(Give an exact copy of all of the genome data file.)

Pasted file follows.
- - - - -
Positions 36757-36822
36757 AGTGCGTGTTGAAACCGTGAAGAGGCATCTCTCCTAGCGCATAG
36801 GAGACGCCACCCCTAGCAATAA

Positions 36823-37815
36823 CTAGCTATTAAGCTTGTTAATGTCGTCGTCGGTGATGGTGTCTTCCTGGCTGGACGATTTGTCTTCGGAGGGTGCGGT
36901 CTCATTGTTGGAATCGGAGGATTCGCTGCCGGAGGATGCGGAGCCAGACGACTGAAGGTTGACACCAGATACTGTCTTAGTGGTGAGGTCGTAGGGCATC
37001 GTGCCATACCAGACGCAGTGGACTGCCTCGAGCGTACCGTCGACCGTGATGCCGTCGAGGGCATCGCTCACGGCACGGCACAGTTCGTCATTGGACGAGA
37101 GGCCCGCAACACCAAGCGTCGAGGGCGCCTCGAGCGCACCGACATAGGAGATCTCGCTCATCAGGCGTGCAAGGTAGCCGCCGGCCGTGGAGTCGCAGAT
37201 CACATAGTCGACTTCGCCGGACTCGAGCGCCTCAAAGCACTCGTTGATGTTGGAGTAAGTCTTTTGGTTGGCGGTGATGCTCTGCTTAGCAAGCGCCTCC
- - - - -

Positions 36757-36822
36757 AGTGCGTGTTGAAACCGTGAAGAGGCATCTCTCCTAGCGCATAG
36801 GAGACGCCACCCCTAGCAATAA

Positions 36823-37815
36823 CTAGCTATTAAGCTTGTTAATGTCGTCGTCGGTGATGGTGTCTTCCTGGCTGGACGATTTGTCTTCGGAGGGTGCGGT
36901 CTCATTGTTGGAATCGGAGGATTCGCTGCCGGAGGATGCGGAGCCAGACGACTGAAGGTTGACACCAGATACTGTCTTAGTGGTGAGGTCGTAGGGCATC
37001 GTGCCATACCAGACGCAGTGGACTGCCTCGAGCGTACCGTCGACCGTGATGCCGTCGAGGGCATCGCTCACGGCACGGCACAGTTCGTCATTGGACGAGA
37101 GGCCCGCAACACCAAGCGTCGAGGGCGCCTCGAGCGCACCGACATAGGAGATCTCGCTCATCAGGCGTGCAAGGTAGCCGCCGGCCGTGGAGTCGCAGAT
37201 CACATAGTCGACTTCGCCGGACTCGAGCGCCTCAAAGCACTCGTTGATGTTGGAGTAAGTCTTTTGGTTGGCGGTGATGCTCTGCTTAGCAAGCGCCTCC